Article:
In a series of rulings Tuesday, the Colorado Supreme Court decided that the COVID-19 pandemic was not a “detrimental act of nature” necessitating lower property taxes.
In four unanimous opinions, the high court considered legal cases out of Jefferson, Broomfield, Douglas and Larimer counties in which hundreds of commercial property owners sued county tax authorities, seeking lower tax assessments for 2020 due to the pandemic.
Property valuations in Colorado are calculated during odd-numbered tax years, except when “unusual conditions” dictate that a property be revalued. The property owners in the four cases argued that the unusual conditions of 2020 necessitated lower revaluations.
State law defines “unusual conditions” as changes to a property or “detrimental acts of nature.” The question before the Supreme Court was whether the pandemic fell into that latter category.
“To fall within this provision, the unusual condition must be both an ‘act of nature’ and ‘in or related to any real property’ … COVID-19 meets neither,” Justice Monica Márquez wrote.
“It did not resemble the natural events — earthquakes, floods, and tornados — that we consider acts of nature,” the justice added. “Moreover … COVID-19 may have infected people who were on the property but COVID-19 did not infect the property itself.”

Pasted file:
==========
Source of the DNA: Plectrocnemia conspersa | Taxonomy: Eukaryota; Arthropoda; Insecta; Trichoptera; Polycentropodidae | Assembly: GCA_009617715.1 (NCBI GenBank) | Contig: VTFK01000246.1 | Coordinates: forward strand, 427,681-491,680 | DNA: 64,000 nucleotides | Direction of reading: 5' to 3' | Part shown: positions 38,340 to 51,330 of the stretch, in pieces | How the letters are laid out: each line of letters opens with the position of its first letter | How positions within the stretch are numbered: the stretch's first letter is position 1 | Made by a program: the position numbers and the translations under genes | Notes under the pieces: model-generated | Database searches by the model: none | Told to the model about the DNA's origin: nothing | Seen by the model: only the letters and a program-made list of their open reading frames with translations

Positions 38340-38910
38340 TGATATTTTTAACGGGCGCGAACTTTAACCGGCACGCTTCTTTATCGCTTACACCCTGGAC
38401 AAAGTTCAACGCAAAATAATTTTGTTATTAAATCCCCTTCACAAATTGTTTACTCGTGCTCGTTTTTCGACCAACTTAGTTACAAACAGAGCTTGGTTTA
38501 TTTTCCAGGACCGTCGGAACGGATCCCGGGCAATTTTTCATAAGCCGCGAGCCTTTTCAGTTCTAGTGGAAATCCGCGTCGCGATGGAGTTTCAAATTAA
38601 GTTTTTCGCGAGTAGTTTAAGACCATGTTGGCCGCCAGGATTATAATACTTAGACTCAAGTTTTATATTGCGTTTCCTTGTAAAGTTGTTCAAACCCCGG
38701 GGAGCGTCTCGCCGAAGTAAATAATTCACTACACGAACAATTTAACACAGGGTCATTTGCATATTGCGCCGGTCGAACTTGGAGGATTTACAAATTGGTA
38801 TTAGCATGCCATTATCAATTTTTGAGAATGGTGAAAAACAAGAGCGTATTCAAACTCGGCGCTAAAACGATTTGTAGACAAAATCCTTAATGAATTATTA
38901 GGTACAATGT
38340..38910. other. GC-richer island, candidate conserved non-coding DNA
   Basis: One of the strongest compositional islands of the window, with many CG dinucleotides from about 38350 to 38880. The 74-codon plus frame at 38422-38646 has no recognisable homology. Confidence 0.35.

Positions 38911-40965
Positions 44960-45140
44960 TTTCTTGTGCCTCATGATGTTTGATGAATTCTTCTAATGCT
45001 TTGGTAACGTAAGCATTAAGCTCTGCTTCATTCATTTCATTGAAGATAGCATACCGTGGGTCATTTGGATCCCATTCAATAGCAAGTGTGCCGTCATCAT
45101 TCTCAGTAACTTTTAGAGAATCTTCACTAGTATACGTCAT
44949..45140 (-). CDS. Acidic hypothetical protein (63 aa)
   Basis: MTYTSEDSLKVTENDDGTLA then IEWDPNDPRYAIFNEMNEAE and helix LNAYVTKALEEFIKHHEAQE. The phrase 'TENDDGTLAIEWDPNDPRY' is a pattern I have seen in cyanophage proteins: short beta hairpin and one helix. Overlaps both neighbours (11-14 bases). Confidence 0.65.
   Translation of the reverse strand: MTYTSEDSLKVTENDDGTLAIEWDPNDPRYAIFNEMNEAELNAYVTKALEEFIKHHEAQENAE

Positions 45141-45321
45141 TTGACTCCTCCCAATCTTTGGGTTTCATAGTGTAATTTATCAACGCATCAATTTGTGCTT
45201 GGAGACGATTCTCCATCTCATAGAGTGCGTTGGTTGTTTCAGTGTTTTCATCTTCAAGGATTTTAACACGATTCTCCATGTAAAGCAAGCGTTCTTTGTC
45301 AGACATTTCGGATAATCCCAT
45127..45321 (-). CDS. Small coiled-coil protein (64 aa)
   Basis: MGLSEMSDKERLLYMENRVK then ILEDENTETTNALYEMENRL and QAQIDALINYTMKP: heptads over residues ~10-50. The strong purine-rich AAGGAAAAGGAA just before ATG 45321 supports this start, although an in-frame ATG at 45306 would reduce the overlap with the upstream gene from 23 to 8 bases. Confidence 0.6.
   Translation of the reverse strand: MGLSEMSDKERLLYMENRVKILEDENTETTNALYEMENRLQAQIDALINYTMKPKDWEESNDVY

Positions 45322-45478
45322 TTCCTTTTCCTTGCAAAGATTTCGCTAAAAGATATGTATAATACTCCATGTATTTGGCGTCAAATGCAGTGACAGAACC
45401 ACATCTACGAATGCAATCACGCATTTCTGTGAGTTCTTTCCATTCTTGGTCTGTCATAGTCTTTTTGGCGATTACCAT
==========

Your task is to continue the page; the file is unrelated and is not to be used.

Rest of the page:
Eleven lawsuits were filed in fall 2020 by commercial property owners in Colorado who believed that counties should revalue their properties in the wake of public health orders that closed their businesses and therefore drastically reduced their profitability.
Courts in those 11 counties interpreted the issue differently, so the Colorado Court of Appeals considered the cases and ruled last October that assessors should at least consider the pandemic’s detrimental effects when deciding whether to revalue properties. The matter then went to the Supreme Court, which heard oral arguments in January.
In all four cases, the property owners were represented by attorney James Bick Jr. of Missouri, along with Glen Gordon and Matthew Simonsen with Hutchinson Black and Cook in Boulder.
The assessors were represented by the county attorney’s office for each county.
In 2021, when county assessors released new valuations as part of the regular two-year cycle, the overall valuation of commercial property in Denver dropped for the first time since the Great Recession. Overall valuations rose this year, with hotel and retail properties leading the way while downtown office properties remained flat.